Simply getting the first website running can present challenges. That’s not to say website monitoring and maintenance is easy for seasoned marketers and webmasters either; it isn’t. Day-to-day tasks are simple enough, but there’s an abundance of website metrics to track, monitor, and act on. Here are 7 of the most important website metrics to track along with their subdivisions where appropriate:
How Website Metrics Can Inform Your SEO
First and foremost, let’s briefly address why tracking metrics truly matters in the context of digital marketing.
For personal use and otherwise non-business websites, such metrics are relatively meaningless – as in, no actions will often follow. However, tracking eCommerce metrics or such performance metrics as traffic, leads, and conversions is vital for professionals of all industries.
That’s because these metrics, and subsequent actions, will directly affect final revenue. What’s more, they often translate into better Search Engine Optimization (SEO), which also substantially affects performance.
Consider, for a notable example, traffic sources. Citations are an important part of SEO, and referral traffic directly affects lead generation, acquisition, and conversion tactics. Thus, not keeping track of this metric will hamper your SEO, link-building efforts, and your website’s performance.
7 Most Important Website Metrics to Track – And Why
Starting with the above example, traffic is undeniably one of the most important website metrics to track. Doing so gives you a clear overview of how your SEO is performing and can help inform your revenue goals.
However, raw traffic by itself is only so actionable. Thus, you may focus on more specific aspects of it for more accurate insights. The most notable ones are:
Organic and Paid Traffic
To properly gauge the efficiency of your SEO, Pay Per Click (PPC), and other marketing campaigns, it is crucial to distinguish between organic and paid traffic. Not all traffic is the same, and different visitors will require different content to frame their customer journey.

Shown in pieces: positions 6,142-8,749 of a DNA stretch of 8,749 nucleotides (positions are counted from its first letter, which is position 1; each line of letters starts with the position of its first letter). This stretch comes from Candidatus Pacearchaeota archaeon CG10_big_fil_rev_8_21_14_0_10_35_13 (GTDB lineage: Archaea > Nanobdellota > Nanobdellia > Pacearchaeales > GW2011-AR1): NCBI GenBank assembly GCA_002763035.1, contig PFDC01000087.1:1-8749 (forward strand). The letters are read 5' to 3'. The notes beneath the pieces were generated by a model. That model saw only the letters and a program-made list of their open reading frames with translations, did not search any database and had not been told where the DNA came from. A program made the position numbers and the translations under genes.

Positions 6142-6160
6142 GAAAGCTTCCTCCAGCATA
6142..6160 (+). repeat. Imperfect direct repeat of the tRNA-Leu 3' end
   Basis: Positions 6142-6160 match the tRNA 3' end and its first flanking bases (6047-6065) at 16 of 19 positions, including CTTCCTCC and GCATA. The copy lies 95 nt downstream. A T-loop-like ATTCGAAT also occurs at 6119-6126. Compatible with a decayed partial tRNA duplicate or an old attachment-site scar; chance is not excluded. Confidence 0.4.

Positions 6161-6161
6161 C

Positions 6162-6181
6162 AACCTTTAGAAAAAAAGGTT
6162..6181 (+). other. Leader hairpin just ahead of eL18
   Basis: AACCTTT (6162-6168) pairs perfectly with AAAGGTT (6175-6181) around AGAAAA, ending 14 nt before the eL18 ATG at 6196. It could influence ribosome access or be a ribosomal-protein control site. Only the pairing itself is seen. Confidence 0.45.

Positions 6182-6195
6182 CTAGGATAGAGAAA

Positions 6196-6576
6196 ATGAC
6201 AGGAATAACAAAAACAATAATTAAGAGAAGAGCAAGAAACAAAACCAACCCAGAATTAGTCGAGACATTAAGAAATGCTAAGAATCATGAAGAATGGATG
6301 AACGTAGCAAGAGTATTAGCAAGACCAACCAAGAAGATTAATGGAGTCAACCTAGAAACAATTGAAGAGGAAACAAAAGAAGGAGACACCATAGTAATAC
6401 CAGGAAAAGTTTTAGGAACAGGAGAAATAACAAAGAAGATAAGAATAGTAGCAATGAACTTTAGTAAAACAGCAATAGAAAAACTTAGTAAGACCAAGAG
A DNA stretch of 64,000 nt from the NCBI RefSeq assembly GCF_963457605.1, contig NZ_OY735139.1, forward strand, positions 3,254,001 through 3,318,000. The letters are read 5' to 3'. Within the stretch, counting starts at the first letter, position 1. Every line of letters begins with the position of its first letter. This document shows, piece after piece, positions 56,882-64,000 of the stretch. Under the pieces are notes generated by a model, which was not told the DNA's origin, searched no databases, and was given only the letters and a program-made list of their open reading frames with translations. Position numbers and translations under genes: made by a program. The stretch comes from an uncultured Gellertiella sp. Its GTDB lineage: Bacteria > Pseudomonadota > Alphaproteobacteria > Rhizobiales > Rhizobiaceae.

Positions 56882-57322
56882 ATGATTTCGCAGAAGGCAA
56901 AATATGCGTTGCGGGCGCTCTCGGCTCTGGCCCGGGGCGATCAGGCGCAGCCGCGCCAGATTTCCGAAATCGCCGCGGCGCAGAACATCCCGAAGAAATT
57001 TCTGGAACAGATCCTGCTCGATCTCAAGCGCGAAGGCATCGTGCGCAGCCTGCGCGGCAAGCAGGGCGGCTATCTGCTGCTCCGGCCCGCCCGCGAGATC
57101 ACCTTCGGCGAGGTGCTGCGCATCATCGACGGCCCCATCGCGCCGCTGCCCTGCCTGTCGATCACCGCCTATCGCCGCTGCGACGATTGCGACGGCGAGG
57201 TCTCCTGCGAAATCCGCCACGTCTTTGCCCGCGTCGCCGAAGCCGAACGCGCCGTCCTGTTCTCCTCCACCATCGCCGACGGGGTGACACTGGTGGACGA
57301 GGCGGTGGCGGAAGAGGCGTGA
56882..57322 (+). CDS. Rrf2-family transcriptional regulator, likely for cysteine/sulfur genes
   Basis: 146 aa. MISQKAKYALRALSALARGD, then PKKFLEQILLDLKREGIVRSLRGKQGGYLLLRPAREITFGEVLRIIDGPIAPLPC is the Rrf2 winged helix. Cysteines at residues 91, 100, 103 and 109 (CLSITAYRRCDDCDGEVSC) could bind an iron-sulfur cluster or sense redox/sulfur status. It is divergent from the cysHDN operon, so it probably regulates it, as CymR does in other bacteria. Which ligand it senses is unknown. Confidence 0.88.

Traffic by Source
Similarly, visitors coming to your site from different sources will also require different approaches. Consider, for example, a visitor who finds you on Google versus one who your Facebook post invited. Those two will likely have different intents and already follow different journey paths.
Traffic by Device
Finally, it is equally crucial to distinguish between desktop traffic and mobile traffic. Such visitors do exhibit different behaviors and have different experiences across your respective website versions. What’s more, mobile-friendliness is integral to SEO, and Statista notes that mobile accounts for roughly half of all web traffic. Thus, knowing where your visitors stand in this regard can prove invaluable.
2. Page Load Times
Page load times are also among the most important website metrics to track. It too directly affects SEO and UX and can, in turn, directly impact revenue. In fact, Google’s own research directly correlates page load times with bounce rates.
That said, your main page aside, page load times are indeed more of a page metric than a website metric. Nonetheless, monitoring individual pages can benefit your site on the whole, from UX to Domain Authority (DA) and more.
3. Bounce Rates
Directly related to, but not exclusively because of, page load times are bounce rates. Tracking bounce rates is almost self-evidently crucial, as it directly affects conversion rates. Put differently, it may explain gaps between traffic and expected leads and conversions; in turn informing Conversion Rate Optimization (CRO).
Naturally, bounce rates directly undermine your sales funnel, so they should be handled swiftly and decidedly.
4. Exit Rates and Exit Pages
Bounce rates aside, visitors may still exit your website and end their journey without converting. To address this, you may monitor two distinct metrics; exit rates and exit pages.
Exit rates refer to the overall rate your visitors exit your website prematurely. Tracking this metric will offer an overview of your website’s performance and highlight such shortcomings as content hierarchy errors.